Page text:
NC levels. Is 1 sub level progress ever OK?

(51 Posts)
seeker Fri 09-Jul-10 17:23:27

I know that 2 sub-levels of progress is what's expected. Are there any circumstances in which it's OK for a normally bright child who hasn't had anything traumatic happen to him and who appears to have had a normal sort of year to only make 1 sub level of progress?

WarrenPeace Fri 09-Jul-10 17:24:09

God i haev had kids go backwards.
that might just be my teaching though blush

MaamRuby Fri 09-Jul-10 17:24:39

I think it can sometimes mean a child had just made it one one sublevel then progressed to just missing the next level, so has very nearly made two levels progress.

primarymum Fri 09-Jul-10 17:49:31

Technically it is two whole levels over 4 years or one whole level over two years ie from 2b in yr 2 to 4b in yr 6 so one sub level one year followed by two the next would be perfectly acceptable!

Feenie Fri 09-Jul-10 18:28:21

Sometimes children, especially those who have been used to making accelerated progress, just aren't ready to progress any further. They aren't little robots, and so sometimes don't make neat little jumps over pockets of time.

It's important, however, that those same children are tracked even more carefully the following year to ensure the same thing doesn't happen, and to find out the reason behind it if it does happen again, so appropriate action can be taken quickly.

seeker Fri 09-Jul-10 19:31:41

So if my ds was 4c and 4c at the end of year 3 for reading and writing, should I be relaxed about him being 4b and 4b at the end of year 4? ? His writing is still a bit "boy-like" but he is reading The Lord of the Rings at home slowly, but with much enjoyment and understanding (I know, I check regularly because I think it's a bonkers book for him to take on at 9 and the minute he shows me he's mot understanding it I'll take it away and give it back when he's at an age where he won't spoil it for himself!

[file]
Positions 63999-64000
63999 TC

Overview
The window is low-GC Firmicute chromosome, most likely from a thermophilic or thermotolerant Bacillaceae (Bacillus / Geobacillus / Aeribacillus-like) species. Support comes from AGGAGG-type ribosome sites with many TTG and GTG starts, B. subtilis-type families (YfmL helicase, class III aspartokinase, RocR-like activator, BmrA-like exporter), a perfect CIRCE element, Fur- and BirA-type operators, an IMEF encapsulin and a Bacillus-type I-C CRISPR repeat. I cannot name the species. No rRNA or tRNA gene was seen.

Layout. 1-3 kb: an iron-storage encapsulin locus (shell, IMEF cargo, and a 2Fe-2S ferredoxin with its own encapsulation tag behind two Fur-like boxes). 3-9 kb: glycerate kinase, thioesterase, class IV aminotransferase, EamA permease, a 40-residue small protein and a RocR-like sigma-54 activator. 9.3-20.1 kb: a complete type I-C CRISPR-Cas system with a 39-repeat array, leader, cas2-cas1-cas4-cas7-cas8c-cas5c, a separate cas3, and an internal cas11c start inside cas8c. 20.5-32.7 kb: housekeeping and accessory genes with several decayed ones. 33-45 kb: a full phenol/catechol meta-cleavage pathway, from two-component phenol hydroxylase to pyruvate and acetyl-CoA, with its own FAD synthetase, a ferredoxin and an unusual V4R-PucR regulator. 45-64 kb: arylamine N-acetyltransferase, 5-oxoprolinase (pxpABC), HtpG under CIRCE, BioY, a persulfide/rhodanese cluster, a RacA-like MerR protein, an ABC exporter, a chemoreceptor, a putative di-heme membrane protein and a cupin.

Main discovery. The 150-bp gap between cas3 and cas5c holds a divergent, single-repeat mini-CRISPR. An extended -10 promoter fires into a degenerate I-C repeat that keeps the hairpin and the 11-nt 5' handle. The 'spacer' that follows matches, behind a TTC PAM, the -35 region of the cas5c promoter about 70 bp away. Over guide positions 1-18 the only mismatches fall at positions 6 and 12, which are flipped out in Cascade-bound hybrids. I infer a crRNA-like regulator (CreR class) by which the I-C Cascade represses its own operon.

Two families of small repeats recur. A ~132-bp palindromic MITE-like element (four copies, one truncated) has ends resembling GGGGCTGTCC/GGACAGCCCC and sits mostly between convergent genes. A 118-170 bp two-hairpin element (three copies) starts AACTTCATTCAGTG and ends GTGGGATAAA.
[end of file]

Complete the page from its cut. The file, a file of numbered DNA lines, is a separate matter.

God, I am turning into one of those mothers I dispise!

TheFallenMadonna Fri 09-Jul-10 19:35:19

You are turning into one of those mothers!wink You know that children don't do things on a nice steady gradient; they have fits and starts, the shoot up and plateau off. We measure our DC's height twice a year, 6 months apart, and it is never even. I don;t expect their academic development to be completely even either. It's a long game I reckon...

seeker Fri 09-Jul-10 19:39:02

Hit me with a wet fish. Repeatedly. STOP ME truning into one of THEM!!!!!!!!

Shaz10 Fri 09-Jul-10 19:40:39

Despite the government's best efforts, children do not progress in a straight line.

schroeder Fri 09-Jul-10 19:55:18

This hits a nerve with me though. My ds was achieving a 4 in year 3 and now at the end of year 6 has got 4s in everything except reading in which he got a 5.

Now I am feeling pretty cross that his class teachers haven't spoken to me about his lack of progress. I know he is not underachieving, but I'm thinking that he's missed out on more help that he could have been given just because he's quietly able, polite and shy.

A nasty vision of the future for my ds. And a worry for my (younger)dd as she progresses up the school.
sad

seeker Sun 11-Jul-10 12:35:37

Part of the issue for me is that I am a governor at the school, and part of our school plan is a relentless drive to raise standards. So I'm looking at this from two places at once "Why hasn't this bit of our school plan worked in thie case?" with my governor hat on and "Oh No - ds is destined for a life of academic failure and shelf-stacking" with my paranoid parent hat on!

Needaname Sun 11-Jul-10 20:24:10

4b at the end of y4 is very good although there is usually greater disparity between the writing and reading levels. He has obviously taken great strides further down the school. Y3 - Y4 is difficult for big jumps in writing because if a child is good at spelling in Y3 it counts for more than it does in Y4. If he goes up two sub-levles per year for the next two years he will be 5a by the end of school and that's the highest he can possibly be. If he only makes the expected progess of one level he will still be well above average.